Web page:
What Is a McMansion?
McMansion is a slang term that describes a large, sometimes opulent, or ostentatious mass-produced house. The name carries a slightly critical connotation, due to the thought that McMansions lack architectural uniqueness. McMansion is a play on McDonald's fast food restaurants but also associated with a generic, cookie-cutter, suburban aesthetic style as a social status.
- McMansion is a negative term for large, opulent houses that are mass-produced without any architectural authenticity.
- The term McMansion derives from the fast food business of McDonald's.
- McMansions are considered to be generic and a cliched reflection of the wealthy.
- The popularity of McMansions began in the 1980s and continued through the 2000s up until the financial crisis.
- McMansions were built with the idea of a home as a statement piece rather than a place to live, and so were built poorly with the purpose of checking off must-have items.
Understanding a McMansion
The slang term connects the McMansion style to upper-middle-class homeowners. Built to provide a luxurious housing experience that was previously only available to high-net-worth individuals, a McMansion is often considered a status symbol.
Notorious for their size and suburban locales, the cost of maintaining such a home is significant. Buyers often face high utility bills, expensive landscape care, and costly maintenance fees. Another added expense is the need to commute from the remote, suburban location of the McMansion to a city center.
These homes are generally between 3,000 square feet and 5,000 square feet. The large home size is meant to signify the owners' high social and economic standing. McMansions were most popular from the 1980s through the early 2000s, before the crash of the housing market in 2008.
Characteristics of a McMansion
McMansions are known for their poor design. Some of the most common features of McMansions that are looked upon negatively are their over-sized proportion in relation to the neighborhood, low-quality building material used in construction, incongruous placement of windows, doors, columns, terraces, and porches, a poor mix of different architectural styles, usually historic, which make for an odd appearance, and entrances and rooms with grand openings.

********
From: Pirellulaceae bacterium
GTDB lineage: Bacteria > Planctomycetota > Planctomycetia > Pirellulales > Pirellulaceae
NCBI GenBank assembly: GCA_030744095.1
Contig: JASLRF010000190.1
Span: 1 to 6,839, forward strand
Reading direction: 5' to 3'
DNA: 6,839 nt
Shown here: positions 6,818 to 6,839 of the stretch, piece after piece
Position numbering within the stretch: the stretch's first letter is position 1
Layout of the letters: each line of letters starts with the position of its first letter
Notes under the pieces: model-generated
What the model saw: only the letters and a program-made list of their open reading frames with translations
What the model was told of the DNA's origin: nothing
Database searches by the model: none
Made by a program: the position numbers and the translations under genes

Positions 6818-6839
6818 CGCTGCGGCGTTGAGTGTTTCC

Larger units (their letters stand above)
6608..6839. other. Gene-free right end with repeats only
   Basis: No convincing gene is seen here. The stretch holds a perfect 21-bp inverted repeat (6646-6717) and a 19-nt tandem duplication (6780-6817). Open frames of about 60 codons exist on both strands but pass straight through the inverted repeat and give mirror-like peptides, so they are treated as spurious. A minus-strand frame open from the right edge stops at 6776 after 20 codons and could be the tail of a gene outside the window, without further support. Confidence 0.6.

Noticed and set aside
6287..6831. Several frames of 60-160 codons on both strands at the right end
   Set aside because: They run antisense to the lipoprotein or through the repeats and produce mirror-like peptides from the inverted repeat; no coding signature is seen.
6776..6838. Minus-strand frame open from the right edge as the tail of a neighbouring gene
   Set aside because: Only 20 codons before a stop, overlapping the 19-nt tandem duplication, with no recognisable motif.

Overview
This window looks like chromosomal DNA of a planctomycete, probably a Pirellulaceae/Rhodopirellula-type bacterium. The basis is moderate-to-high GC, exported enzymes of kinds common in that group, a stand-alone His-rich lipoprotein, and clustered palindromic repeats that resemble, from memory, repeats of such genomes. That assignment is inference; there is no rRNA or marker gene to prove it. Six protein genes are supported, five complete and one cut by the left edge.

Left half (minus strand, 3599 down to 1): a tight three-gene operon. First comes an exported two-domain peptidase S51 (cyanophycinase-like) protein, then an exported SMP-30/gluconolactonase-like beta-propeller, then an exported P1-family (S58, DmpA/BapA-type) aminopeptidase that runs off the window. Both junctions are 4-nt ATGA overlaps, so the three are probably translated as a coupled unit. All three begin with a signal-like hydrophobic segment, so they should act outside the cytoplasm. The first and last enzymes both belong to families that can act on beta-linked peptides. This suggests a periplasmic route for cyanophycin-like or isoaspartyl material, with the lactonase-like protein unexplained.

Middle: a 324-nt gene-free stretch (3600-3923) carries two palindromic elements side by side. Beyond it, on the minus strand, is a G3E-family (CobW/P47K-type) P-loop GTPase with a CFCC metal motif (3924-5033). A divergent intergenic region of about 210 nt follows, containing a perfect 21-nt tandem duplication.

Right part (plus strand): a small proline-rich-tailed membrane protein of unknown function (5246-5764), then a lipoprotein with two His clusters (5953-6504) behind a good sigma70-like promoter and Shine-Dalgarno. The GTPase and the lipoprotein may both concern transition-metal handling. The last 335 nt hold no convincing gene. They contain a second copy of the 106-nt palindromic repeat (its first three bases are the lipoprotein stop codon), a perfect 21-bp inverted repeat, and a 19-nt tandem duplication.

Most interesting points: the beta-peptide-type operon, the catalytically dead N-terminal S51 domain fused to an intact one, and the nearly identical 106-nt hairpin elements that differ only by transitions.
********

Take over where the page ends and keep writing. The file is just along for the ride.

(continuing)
Most often a McMansion is simply made by a construction company without the insight of an architect just to cater to the desires of the individual purchasing the home. It's important to distinguish McMansions from real mansions or other opulent homes, though large, have actually been made well and with architectural insight, not just for the purpose of showing off.
McMansions and the Great Recession
Many of the negative connotations associated with McMansions result from the Great Recession. The Great Recession refers to the sharp decline in economic activity during the late 2000s, generally considered the largest downturn since the Great Depression.
The combination of rising home prices, loose lending practices, and an increase in subprime mortgages, alongside a growing supply of large tract homes caused the U.S. housing market to bust, causing large amounts of mortgage-backed securities (MBS) and derivatives to lose significant value.
Because of the 2007 housing crisis, the McMansion lifestyle equated to living beyond one’s means and the proliferation of subprime mortgages, which are considered an underlying cause of the recession. A subprime mortgage is one granted to borrowers with low credit ratings or those at a larger-than-average risk of defaulting on the loan. Subprime mortgages often have higher interest rates than a conventional mortgage but require little to no down payment.
The McMansion, because it is easily built and attractive to consumers, was the perfect vehicle for subprime loans. Many people lost their homes, and others saw the value of their homes drop below the original loan amount because of the subprime mortgage. In some cases, borrowers were better defaulting on their mortgage loans rather than paying more for a home that had dropped precipitously in value.